For those who love history, you’ll love O’Reilly’s & Dugard’s book, “Killing Jesus” – especially with Easter on the horizon.
From the authors: “This is not a religious book. We do not address Jesus as the Messiah….Much has been written about Jesus, the son of a humble carpenter. But little is actually known about him…. This is a violent story centered both in Judea and in Rome itself….To [better] understand what Jesus accomplished and how he paid with his life, we have to understand what was happening around him….. Researching and writing a book about the life and death of Jesus was much more daunting than either of our past two efforts, “Killing Kennedy” and “Killing Lincoln.” (Both, Lincoln & Kennedy, by the way, believed Jesus was God.) This book, in short, is a book that gives context into the life of Jesus.”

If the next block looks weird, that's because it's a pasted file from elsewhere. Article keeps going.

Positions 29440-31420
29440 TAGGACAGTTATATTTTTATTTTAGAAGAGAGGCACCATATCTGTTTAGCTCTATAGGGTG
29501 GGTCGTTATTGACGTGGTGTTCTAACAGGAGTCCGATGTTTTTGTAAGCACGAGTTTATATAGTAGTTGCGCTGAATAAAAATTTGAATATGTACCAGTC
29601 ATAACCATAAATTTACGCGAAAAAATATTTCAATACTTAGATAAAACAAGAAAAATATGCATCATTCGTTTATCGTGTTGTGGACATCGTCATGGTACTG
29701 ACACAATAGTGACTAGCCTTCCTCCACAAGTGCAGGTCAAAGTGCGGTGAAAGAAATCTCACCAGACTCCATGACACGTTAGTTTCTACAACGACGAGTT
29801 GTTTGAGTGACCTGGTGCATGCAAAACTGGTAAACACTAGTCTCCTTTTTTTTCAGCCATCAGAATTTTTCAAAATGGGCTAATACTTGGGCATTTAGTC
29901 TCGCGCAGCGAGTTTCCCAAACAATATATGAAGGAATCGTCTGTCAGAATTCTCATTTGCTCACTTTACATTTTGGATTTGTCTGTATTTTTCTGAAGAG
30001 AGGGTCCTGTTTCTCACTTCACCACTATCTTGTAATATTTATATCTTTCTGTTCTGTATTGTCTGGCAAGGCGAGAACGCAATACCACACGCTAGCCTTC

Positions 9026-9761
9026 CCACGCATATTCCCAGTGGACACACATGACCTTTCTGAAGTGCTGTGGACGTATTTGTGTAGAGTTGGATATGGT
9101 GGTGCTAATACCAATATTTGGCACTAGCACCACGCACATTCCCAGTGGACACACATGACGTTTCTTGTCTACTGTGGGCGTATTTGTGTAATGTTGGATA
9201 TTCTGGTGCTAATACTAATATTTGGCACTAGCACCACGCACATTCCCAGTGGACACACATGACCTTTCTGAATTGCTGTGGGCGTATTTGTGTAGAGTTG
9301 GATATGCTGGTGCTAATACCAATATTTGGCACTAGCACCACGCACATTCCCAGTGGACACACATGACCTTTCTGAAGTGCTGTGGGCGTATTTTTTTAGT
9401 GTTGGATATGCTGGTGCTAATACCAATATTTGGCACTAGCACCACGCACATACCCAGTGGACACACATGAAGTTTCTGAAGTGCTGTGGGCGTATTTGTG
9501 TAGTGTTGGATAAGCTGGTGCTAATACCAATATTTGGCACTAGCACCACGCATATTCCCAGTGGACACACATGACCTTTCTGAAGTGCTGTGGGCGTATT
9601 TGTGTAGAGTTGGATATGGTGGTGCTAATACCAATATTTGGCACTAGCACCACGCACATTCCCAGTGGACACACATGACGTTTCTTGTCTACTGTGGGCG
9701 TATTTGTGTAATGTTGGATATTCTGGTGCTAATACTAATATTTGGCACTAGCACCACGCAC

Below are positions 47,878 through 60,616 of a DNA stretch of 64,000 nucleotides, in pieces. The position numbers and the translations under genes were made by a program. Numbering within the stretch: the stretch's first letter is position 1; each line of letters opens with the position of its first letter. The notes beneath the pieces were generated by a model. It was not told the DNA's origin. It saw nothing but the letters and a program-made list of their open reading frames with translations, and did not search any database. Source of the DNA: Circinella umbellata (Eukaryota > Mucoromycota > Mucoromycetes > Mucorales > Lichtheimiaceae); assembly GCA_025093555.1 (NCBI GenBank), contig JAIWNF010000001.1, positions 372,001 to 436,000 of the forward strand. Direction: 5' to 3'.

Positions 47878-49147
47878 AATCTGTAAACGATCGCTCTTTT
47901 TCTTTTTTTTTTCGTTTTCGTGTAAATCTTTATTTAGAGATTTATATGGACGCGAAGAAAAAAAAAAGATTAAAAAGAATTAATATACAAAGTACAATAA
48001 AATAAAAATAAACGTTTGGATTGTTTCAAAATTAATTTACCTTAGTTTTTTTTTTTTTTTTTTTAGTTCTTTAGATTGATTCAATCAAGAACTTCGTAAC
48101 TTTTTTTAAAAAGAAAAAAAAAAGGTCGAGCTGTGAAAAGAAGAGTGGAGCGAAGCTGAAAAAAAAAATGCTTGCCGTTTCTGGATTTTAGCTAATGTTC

The authors do a tremendously responsible job of providing that context. And, after recording facts about Jesus, they begin their Postscript with questions any intelligent reader has to ask: “Why did thousands of common people seek out Jesus of Nazareth?….What was Jesus doing that prompted so many people to set aside their daily labor to be near him? Christians attribute Jesus’ popularity to his message of love, hope, truth, and miraculous healings. But even non-believers must admit that something extraordinary was happening in Galilee.”
Indeed there was.
For a more theological treatment of Jesus’ final days I would strongly recommend John MacArthur’s, “The Murder of Jesus.”